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Kuwabara Shisei: Documenting the US Military Base in Cold War Korea

Third Thursday lecture - Sainsbury Institute

木曜日 18 4月, 2024
6:00pm BST - 7:00pm BST

 

Online lecture via Zoom.
50 min lecture followed by Q&A.
Free and open to all, booking essential.
To check your time zone conversion if you are joining from outside the UK, click here.

If you have limited access to the internet but would still like to view the lecture, please email sisjac@sainsbury-institute.org or call us on +44 (0) 1603 597507 to book to attend our livestream from 64 The Close. 

Speaker

Dr Ji Hye Han (Robert and Lisa Sainsbury Fellow 2023-2024, Sainsbury Institute)

About the Talk

In July 1964, Kuwabara Shisei (1936–), a renowned photojournalist, got on the plane to Korea. It was after eight years of careful preparation that he was finally able to set foot in Korea. Reflecting the fraught relationship between the two countries marked by many unresolved issues spawned from the Japanese colonization of Korea (1910–45), Japan and Korea did not normalize diplomatic relations until 1965.

In this challenging milieu, Kuwabara started his long engagement with Korea as one of the early Japanese photographers to be active in the country. Throughout the 1960s–80s, Kuwabara produced a rich body of photographs of Korea and compiled this into a photobook in 1986 with the title Kankoku gen’ei (also known as Korea 1964–86).

As its title suggests, the photobook features camera-based imagery of what Kuwabara regarded to be the primordial/foundational scenes of Korea. One of the gen’ei Kuwabara presents in the photobook is the USFK (United States Forces Korea) to which the photographer devotes the entire third chapter. From his first visit to Korea, Kuwabara understood the significance and implication of the US military presence in Korea and produced a considerable number of photos on the subject.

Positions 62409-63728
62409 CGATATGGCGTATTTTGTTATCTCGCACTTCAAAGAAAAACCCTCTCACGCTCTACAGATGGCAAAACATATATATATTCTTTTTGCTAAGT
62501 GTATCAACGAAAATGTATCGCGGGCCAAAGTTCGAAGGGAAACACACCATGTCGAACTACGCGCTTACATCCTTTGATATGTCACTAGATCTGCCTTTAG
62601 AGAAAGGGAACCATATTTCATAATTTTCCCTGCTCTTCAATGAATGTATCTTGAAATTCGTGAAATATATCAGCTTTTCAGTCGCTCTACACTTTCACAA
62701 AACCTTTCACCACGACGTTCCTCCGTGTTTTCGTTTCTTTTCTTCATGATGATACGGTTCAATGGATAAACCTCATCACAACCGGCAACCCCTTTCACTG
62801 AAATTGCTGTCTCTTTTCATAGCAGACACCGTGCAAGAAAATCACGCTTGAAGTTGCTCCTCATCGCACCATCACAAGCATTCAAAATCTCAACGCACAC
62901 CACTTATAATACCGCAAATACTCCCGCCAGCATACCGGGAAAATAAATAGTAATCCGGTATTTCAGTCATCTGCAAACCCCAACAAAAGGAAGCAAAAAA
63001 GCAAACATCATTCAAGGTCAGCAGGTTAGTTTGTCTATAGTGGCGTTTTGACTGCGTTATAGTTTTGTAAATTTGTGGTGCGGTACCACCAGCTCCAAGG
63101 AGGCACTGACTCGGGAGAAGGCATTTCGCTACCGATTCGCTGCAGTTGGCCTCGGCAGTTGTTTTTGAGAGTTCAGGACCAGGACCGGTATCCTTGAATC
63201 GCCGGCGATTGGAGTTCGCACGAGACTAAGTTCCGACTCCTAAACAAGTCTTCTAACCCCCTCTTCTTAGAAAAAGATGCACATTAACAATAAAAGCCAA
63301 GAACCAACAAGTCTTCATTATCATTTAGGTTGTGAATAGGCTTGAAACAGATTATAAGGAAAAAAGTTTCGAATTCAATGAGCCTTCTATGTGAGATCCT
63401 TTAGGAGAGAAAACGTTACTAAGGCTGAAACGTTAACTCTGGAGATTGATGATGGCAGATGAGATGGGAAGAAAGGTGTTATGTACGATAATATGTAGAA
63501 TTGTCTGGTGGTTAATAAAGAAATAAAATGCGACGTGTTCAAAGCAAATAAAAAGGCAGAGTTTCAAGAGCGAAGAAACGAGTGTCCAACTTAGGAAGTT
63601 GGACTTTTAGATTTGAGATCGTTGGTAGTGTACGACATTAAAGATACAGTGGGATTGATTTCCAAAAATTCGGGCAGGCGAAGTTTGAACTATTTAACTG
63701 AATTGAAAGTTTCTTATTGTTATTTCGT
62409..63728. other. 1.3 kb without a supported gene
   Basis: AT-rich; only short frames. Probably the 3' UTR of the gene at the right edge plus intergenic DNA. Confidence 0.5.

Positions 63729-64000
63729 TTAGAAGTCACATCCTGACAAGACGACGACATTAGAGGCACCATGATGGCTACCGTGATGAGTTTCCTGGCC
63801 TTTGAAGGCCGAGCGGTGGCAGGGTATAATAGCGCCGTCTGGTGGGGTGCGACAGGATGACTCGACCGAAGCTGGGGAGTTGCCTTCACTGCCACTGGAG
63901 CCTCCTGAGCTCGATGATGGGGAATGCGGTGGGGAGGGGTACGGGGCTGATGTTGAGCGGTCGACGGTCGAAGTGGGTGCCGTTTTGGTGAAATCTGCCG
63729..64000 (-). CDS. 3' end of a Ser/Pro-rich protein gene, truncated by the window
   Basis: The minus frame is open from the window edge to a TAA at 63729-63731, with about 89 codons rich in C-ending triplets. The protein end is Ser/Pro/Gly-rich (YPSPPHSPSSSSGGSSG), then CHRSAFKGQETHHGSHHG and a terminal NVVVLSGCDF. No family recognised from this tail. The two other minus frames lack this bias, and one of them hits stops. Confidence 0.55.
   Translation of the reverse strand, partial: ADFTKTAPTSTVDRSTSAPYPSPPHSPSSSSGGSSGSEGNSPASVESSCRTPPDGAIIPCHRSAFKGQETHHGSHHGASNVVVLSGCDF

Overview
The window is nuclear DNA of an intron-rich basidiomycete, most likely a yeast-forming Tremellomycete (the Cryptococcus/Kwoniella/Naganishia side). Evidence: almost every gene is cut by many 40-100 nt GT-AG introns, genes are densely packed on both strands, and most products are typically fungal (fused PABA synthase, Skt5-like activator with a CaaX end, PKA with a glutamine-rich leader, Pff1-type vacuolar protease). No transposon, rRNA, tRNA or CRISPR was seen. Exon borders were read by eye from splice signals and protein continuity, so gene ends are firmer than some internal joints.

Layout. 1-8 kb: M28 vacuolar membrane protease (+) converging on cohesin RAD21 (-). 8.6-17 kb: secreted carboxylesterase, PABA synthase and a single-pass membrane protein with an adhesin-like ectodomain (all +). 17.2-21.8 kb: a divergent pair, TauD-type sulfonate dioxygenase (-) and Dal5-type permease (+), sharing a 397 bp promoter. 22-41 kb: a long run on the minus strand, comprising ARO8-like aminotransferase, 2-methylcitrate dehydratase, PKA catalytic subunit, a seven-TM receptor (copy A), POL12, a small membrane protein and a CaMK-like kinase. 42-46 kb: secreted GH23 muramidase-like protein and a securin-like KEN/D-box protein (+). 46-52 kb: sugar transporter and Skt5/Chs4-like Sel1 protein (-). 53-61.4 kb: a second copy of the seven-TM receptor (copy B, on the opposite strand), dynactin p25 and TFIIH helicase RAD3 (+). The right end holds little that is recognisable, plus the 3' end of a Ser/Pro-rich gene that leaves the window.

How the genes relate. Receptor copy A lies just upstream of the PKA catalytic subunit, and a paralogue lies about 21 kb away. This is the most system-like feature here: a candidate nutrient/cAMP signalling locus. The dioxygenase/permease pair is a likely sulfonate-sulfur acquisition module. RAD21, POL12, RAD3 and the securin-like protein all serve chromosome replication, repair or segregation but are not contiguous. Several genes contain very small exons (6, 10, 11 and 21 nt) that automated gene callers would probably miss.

This lecture examines Kuwabara’s photographic representation of the US military in Kankoku gen’ei. What kinds of visual narratives on the USFK and Cold War imaginaries does Kuwabara present in the photobook? How are they different from the existing visual representations of the USFK in more widely circulating mass media, novels, and movies in Korea at the time? Through these questions and more, the lecture discusses the implications of Kuwabara’s photographs of the USFK and his staunch statement on the US military presence in Korea and beyond.

About the Speaker

Ji Hye Han is an art historian whose work examines photographic representations of the US military in Japan and Korea, two major host countries of US military overseas bases during the Cold War era. She is particularly interested in Japanese and Koreans’ imaginaries, and perceptions of the Americans during the Cold War reflected in those images. She received her Ph.D. from Sophia University in 2023.

At the Sainsbury Institute, she is working on the publication of the major chapters of the dissertation. One of her publications examines the first photobook by Ishiuchi Miyako (1947–), one of the pioneering women photographers of postwar Japan, called Zesshō, Yokosuka Story. Her other publication project investigates the photographic representation of the US military presence in 1960s–80s Korea by Kuwabara Shisei (1936–), one of the most eminent Japanese photojournalists who has worked in Korea since 1964.

Alongside publications, she is currently working on further contextualising Ishiuchi’s early career and exploring representations of Yokosuka by other women artists who grew up in or near Yokosuka from the 1930s to the 1960s.

 

Image: Kuwabara Shisei, Untitled (at Paju), from Kankoku gen’ei, 1965.

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The Third Thursday Lecture series is funded by the Gatsby Charitable Foundation, the Great Britain Sasakawa Foundation and Yakult UK.